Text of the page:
Dear Sisters and Brothers in Christ, welcome to Annual Meeting Sunday.
2018 was a busy year full of blessings and opportunities. A funeral was held for Marion Elaine Wyatt; Benjamin Everett Hill was baptized; Matthew and Nicole Vaughn were confirmed at the Easter Vigil in Grand Rapids; I buried my father, Kenneth Mackenzie Sutherland in Ontario; two families were adopted at Christmas; Christmas baskets were delivered to our shut-ins; and five hospital visits, 22 home visits, 37 Home Communions and 50 pastoral visits were made in 2017. Home Communion is taken to five people on a regular basis.
Regular Sunday morning worship is provided with additional services available for Morning Prayer, Evening Prayer, Christmas, Ash Wednesday, Stations of the Cross, Holy Week, St. James’ Day, Backyard Communion, a Home Blessing, Blessing of the Animals and Veterans Sunday. We are active in community events with Shrove Tuesday, public readings of Matthew, our monthly community supper, purse bingo, salad luncheon, Episcopal Youth Camp, Christmas Bazaar and Cookie Walk, cheese balls, attendance at Diocesan Ordinations, Diocesan Convention, and participation in the Festival of the Forks and Albion Aglow Parades. Christian Formation was available for our children and our adults. The adults studied the Gospel of John in the spring, Moses in the fall and attended a worship service at Beth Temple Israel.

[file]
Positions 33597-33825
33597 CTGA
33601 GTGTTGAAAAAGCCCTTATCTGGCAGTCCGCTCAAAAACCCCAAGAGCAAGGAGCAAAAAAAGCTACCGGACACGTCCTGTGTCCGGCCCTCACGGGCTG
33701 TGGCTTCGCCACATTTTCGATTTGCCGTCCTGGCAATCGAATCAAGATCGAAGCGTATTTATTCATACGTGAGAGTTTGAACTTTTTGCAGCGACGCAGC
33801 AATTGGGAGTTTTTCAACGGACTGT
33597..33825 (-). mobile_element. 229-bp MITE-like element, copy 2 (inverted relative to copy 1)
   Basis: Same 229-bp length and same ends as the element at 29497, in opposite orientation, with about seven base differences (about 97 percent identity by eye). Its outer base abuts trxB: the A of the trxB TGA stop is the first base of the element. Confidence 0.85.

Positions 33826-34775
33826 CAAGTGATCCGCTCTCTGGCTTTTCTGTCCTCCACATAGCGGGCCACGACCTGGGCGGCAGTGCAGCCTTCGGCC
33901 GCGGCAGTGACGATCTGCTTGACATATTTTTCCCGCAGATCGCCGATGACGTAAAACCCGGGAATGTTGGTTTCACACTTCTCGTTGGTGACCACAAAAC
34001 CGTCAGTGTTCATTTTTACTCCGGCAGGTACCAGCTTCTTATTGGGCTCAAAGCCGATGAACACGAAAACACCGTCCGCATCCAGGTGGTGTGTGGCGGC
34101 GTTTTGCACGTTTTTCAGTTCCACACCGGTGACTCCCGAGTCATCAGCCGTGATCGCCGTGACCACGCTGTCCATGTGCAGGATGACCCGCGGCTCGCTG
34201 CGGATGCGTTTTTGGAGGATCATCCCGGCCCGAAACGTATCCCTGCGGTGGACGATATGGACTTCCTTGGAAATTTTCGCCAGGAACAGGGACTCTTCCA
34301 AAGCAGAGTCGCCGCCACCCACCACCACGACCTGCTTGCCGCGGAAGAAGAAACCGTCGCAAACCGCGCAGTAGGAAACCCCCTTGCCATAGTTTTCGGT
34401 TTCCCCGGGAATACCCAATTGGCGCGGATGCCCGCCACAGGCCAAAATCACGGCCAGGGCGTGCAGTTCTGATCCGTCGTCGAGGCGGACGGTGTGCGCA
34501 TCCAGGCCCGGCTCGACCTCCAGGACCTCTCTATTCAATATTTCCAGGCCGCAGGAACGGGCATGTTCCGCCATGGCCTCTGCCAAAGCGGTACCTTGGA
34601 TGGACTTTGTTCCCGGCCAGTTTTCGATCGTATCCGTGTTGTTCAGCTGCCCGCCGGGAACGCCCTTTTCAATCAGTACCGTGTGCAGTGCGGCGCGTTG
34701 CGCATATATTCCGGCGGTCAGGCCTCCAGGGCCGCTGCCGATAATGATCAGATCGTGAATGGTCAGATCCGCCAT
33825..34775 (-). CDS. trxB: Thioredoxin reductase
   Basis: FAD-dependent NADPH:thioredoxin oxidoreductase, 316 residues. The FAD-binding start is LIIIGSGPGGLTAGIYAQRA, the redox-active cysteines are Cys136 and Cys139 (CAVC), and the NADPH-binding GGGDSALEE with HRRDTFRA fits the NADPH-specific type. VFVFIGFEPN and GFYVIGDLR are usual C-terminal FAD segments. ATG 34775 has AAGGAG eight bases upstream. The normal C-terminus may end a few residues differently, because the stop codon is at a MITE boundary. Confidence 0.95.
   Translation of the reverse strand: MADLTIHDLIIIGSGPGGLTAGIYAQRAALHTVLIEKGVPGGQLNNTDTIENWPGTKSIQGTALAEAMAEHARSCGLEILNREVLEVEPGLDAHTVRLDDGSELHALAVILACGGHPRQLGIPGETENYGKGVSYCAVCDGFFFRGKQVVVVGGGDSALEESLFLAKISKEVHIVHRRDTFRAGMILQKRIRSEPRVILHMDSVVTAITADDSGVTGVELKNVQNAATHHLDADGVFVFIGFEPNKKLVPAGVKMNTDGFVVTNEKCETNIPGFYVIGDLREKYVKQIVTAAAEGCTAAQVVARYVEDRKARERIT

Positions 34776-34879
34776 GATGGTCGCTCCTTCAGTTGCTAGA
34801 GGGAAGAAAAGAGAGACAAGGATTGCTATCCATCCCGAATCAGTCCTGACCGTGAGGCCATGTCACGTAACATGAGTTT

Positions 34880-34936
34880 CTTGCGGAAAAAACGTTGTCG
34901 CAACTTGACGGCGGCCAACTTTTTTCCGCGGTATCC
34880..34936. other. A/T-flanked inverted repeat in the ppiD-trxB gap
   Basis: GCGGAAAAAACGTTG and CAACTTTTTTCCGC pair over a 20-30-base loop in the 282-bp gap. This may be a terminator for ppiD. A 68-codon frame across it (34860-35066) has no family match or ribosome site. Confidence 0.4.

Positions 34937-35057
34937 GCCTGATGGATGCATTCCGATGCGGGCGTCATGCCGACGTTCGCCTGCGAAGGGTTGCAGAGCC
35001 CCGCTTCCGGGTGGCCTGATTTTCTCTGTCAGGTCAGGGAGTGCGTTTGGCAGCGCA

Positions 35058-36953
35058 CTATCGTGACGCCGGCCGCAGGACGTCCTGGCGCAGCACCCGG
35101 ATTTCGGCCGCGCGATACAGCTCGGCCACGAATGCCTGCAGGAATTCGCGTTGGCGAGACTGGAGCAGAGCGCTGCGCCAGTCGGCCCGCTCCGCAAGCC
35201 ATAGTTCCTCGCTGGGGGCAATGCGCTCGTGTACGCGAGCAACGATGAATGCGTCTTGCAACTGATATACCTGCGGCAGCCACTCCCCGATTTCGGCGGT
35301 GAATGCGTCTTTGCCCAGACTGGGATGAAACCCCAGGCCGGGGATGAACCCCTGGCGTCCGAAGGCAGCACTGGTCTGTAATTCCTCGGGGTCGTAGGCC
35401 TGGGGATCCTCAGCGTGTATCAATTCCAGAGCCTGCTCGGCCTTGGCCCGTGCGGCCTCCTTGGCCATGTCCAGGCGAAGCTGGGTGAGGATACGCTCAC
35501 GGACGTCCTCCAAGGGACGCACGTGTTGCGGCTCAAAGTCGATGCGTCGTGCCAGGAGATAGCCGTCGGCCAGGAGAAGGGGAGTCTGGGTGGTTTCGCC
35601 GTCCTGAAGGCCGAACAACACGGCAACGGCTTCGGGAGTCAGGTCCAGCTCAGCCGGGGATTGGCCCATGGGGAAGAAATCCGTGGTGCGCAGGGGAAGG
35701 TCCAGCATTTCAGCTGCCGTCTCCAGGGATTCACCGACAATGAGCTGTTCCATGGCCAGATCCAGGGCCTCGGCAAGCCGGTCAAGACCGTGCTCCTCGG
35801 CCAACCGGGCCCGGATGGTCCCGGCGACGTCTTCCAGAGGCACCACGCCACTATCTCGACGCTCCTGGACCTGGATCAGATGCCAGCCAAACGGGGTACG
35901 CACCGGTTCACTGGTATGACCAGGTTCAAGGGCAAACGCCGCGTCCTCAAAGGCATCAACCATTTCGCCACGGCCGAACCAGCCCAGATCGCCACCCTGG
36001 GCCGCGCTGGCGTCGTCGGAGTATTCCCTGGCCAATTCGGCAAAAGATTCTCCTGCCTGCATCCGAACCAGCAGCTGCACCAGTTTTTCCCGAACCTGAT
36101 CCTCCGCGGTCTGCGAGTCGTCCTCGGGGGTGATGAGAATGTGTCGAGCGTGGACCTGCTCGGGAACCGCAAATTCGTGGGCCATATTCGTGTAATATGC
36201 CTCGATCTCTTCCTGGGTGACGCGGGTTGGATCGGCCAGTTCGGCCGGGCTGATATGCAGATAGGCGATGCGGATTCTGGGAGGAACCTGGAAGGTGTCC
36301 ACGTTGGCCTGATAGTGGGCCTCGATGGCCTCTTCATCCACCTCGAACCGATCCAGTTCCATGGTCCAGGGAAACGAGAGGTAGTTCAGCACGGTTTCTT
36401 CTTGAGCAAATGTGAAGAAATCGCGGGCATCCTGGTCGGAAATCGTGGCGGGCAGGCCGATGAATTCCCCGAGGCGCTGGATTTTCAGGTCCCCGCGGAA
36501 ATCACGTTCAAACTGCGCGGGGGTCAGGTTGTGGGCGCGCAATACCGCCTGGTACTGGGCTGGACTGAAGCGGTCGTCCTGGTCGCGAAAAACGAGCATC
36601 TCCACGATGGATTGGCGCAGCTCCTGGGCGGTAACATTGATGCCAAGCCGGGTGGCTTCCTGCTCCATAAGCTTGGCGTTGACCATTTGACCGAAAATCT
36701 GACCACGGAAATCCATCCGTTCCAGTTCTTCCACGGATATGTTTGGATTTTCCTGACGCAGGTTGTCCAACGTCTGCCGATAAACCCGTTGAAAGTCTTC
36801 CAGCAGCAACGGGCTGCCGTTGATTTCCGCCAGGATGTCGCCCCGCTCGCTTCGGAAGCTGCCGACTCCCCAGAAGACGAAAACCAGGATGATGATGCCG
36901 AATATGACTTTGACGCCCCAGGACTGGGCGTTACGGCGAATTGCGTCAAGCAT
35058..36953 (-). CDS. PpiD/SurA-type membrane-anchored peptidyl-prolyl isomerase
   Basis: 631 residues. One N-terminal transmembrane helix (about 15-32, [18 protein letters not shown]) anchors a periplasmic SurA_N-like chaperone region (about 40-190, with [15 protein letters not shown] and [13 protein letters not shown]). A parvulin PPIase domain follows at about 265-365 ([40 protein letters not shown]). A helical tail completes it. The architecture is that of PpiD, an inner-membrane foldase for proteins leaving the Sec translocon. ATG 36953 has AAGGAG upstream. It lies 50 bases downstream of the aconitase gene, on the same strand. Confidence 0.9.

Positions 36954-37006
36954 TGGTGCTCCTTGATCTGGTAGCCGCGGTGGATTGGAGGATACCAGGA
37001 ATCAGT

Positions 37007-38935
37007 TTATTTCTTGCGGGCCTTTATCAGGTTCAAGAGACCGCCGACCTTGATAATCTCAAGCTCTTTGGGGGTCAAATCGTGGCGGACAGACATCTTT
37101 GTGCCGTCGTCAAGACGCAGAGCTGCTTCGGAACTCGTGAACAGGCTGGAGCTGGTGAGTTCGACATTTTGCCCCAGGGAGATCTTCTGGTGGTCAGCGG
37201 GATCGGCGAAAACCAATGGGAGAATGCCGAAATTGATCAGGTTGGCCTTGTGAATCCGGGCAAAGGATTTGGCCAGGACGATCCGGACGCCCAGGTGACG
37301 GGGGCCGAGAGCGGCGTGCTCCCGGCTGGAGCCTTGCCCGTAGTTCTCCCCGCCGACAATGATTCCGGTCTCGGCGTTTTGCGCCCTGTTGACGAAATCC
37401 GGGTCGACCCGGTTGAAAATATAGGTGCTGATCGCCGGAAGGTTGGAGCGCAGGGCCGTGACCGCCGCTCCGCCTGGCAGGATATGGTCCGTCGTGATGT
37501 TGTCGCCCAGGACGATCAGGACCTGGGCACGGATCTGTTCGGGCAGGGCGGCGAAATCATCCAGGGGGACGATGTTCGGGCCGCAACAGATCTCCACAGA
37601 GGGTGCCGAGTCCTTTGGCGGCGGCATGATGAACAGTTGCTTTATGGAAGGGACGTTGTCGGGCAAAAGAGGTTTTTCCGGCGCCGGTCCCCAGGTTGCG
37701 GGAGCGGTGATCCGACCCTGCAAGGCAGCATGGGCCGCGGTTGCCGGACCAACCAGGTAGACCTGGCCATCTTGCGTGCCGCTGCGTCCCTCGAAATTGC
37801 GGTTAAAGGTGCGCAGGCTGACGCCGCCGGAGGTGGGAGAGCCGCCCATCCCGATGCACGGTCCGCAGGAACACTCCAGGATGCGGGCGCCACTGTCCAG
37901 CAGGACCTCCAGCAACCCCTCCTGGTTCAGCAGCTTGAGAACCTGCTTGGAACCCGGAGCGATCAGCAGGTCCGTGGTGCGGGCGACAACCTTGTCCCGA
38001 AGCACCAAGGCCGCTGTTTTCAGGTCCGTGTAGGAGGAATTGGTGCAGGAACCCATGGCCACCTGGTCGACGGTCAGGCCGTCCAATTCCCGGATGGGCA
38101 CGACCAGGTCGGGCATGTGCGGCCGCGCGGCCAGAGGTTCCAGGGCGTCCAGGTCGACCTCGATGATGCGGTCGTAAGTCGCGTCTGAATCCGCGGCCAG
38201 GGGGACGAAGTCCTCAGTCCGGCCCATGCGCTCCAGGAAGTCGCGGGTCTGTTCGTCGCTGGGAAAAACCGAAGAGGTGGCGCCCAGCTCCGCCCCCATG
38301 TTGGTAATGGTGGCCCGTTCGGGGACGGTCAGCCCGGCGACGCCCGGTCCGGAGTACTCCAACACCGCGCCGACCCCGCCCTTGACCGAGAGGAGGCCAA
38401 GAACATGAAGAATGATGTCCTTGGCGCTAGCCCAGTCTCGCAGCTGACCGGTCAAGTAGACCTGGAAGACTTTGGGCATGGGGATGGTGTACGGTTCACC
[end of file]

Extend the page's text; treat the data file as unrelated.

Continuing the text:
We continue to work with AIM, Albion Interfaith Ministries, providing food, hygiene and paper products, emergency financial assistance and the use of our Parish Hall. We worked with AIM, Albion College, St Paul’s Lutheran Church and St. John’s Catholic Church to provide Christmas boxes and gifts for 375 families in Albion. The Albion Lion’s Club and Weight Watchers also use our Parish Hall.
A highlight of the year was a visit from Bishop Whayne Hougland to bless the Albion Community Gardens and our new tractor. The 2017 growing season was very successful with many gardens planted, an orchard planted and storage units, fencing and mulch put in place. It was an opportunity to work with Vision of Life, to develop new friendships, to build community and to grow and share fresh vegetables with our neighbors. We are looking forward to even more families being involved in 2018. I hope that you will be able to plant a garden this summer.
The Albion Reading Camp successfully integrated with the Albion Recreation Departments Peapod program in 2017. We worked with the Albion Recreation Department, Albion Public Library, Marshall’s Franke Center for the Arts, Albion College, Bread of Life Ministries and the Episcopal Diocese of Western Michigan to provide a literacy program over eight weeks during the summer. Our plan is to coordinate a literacy program again for the 2018 summer. We would love for you to get involved.